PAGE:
Limited edition print taken from an original oil painting by Unity Coombes.
Printed at our Fine Art Trade Guild printers in England, this Giclee reproduction of an original oil painting is printed on archival quality Aquarelle Rag paper (310gsm).
Limited edition of 50
Authentication: signed, edition numbered & stamped.
UNFRAMED PRINT SIZE: 510 x 510mm / 51 x 51cm / 20.1 x 20.1 inches
FRAMED SIZE: 628 x 628mm / 62.8 x 62.8cm / 24.7 x 24.7 inches
Frame options: Oak with mount, White with mount, Black with mount, Putty with mount
Please note: Our framers are recognised by the Fine Art Trade Guild for their quality because the custom frames have tightly pinned corners, and are made from precision cut wood in England, made bespoke for each order. All our frames are glazed with our Clarity+ Perspex. It's cut from the highest quality acrylic sheet that's both crystal clear, but also safe and filters out 99% of UV light to protect the artwork.
About the artist
There is a long tradition of botanical artists who, over centuries, have delicately hand-painted porcelain and ceramic plates with sprigs of flowers and boughs of flora and fauna. British artist Unity Coombes takes this tradition full circle and uses these antique plates as subjects for her own paintings on paper, which we have reproduced into a series of limited edition prints.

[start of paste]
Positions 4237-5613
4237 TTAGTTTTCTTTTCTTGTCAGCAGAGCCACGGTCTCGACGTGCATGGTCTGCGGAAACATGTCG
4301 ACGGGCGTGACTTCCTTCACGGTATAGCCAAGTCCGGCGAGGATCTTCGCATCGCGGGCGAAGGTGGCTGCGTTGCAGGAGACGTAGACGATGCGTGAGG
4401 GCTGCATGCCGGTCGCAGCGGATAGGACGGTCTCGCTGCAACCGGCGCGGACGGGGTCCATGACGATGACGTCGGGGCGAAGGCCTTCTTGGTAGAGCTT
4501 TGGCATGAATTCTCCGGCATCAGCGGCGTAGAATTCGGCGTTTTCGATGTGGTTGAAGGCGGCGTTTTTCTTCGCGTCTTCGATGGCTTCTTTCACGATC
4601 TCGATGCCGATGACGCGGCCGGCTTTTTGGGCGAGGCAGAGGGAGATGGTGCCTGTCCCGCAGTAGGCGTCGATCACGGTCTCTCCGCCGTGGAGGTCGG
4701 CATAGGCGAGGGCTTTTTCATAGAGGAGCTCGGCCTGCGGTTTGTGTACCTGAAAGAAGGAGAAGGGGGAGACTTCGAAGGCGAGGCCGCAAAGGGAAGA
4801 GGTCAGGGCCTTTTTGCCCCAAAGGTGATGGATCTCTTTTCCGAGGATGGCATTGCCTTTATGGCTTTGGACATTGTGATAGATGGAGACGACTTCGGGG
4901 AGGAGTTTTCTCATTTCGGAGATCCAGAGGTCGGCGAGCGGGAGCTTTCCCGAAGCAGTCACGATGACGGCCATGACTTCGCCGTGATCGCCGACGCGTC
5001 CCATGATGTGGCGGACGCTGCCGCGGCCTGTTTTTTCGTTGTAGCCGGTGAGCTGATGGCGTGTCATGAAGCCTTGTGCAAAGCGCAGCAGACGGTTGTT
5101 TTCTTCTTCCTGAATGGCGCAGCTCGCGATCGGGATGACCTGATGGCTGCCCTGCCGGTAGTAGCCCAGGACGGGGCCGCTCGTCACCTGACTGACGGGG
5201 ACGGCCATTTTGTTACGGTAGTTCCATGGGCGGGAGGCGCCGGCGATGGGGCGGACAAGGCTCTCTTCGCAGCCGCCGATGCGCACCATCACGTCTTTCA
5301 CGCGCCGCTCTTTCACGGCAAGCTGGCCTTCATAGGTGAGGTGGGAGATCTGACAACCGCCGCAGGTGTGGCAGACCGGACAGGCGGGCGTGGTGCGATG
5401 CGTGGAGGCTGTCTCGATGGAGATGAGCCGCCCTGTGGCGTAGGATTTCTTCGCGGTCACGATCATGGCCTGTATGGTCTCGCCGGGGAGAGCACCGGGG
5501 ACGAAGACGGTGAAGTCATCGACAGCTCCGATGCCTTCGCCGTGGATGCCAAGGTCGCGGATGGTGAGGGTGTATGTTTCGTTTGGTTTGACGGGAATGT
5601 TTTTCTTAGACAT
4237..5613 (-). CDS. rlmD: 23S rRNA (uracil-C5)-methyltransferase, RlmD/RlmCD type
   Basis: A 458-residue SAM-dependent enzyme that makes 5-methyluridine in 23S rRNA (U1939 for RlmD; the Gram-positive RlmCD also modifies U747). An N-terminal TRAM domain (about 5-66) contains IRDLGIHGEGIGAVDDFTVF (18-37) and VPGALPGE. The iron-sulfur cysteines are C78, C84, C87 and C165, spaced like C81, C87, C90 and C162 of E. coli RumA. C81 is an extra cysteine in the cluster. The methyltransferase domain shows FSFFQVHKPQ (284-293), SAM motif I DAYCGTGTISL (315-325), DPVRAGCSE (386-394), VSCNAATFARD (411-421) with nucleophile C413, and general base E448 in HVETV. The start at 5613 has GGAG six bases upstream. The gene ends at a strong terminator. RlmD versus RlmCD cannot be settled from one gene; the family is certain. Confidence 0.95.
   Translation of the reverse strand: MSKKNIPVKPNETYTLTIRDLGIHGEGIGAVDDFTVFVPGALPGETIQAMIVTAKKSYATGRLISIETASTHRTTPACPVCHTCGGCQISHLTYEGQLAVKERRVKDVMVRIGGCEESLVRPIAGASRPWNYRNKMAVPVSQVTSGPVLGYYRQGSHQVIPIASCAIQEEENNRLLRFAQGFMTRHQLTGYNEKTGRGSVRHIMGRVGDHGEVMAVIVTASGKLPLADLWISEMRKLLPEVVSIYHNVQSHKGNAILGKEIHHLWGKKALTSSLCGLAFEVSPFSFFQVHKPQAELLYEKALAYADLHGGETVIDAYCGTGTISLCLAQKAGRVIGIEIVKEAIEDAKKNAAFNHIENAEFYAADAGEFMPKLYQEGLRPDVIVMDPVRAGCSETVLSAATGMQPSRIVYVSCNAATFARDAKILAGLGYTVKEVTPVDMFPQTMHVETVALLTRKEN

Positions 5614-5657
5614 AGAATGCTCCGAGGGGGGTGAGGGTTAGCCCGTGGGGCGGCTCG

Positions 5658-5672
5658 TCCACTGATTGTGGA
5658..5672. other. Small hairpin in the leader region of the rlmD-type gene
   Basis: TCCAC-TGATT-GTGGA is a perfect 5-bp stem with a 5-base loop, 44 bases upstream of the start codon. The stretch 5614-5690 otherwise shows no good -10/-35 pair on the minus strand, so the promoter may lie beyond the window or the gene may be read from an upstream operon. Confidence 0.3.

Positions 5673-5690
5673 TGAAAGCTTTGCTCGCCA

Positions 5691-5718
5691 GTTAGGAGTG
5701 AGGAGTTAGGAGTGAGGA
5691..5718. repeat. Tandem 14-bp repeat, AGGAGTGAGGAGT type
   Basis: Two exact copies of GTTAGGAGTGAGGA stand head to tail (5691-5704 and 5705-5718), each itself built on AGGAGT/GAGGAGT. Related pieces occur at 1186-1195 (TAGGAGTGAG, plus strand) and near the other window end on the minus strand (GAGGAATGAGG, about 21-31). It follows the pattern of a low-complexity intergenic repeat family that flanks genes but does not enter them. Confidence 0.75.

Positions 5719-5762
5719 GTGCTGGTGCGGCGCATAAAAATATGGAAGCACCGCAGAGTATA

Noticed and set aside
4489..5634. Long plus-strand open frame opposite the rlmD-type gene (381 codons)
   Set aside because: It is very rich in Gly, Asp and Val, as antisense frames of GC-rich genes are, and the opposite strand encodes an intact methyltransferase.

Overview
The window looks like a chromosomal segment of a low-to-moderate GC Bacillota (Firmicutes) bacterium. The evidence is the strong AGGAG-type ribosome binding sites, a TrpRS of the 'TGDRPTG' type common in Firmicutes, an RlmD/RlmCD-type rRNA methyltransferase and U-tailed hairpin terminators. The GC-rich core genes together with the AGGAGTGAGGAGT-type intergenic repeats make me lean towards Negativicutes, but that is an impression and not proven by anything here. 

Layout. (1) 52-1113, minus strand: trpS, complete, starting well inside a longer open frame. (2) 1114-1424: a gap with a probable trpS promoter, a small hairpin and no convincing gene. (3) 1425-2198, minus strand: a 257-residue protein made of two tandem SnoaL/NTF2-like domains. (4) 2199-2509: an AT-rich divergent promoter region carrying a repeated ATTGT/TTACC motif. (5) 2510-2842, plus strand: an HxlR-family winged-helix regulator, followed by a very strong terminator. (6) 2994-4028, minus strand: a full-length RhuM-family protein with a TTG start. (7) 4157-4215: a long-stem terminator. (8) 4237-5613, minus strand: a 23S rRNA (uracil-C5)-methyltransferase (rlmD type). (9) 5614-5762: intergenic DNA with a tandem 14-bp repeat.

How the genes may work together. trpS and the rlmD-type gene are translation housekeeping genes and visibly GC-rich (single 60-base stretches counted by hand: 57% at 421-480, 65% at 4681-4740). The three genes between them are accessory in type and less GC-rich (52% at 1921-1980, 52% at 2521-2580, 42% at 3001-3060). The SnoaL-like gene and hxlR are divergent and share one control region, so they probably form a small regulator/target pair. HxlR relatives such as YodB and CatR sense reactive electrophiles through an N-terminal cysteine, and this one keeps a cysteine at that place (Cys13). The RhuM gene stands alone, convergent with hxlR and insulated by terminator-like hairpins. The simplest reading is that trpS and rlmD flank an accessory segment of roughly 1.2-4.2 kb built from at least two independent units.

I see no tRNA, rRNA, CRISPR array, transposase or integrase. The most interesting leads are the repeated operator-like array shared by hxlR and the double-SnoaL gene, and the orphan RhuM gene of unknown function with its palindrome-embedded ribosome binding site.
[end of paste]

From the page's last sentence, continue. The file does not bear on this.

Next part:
(A painting in its early stages, with just the bouquet and no other decoration or colour)
The collection features plates from numerous eras, including: the 18th century Chelsea factory, French Sèvres porcelain as well as antique Japanese and Dutch pieces. The paintings feel celebratory, a tribute to these delicate objects that have survived through the centuries. Often capturing their age with cracks and even repairs, Unity also adds small details such as tiny ladybirds and caterpillars.
The distinctive patterned backdrops are a signature of Unity’s work and are inspired by the colour combinations and motifs found within the dishes and plates. The contrast between plate and pattern is compelling. It is as if the plate has been found in an old papered cupboard and seeing the light of the day for the first time in a long time.
Working from her garden studio, Unity surrounds herself with all sorts of objects she has collected, which often find their way into her paintings. Having previously worked in museums, she cites a period at the Ashmoleon Museum in Oxford as a real inspiration, particularly the early Chinese porcelain collection she worked on.
Like all botanical painting, there is great attention to detail in Unity’s work but there is also freedom and a freshness to them that gives them life and character.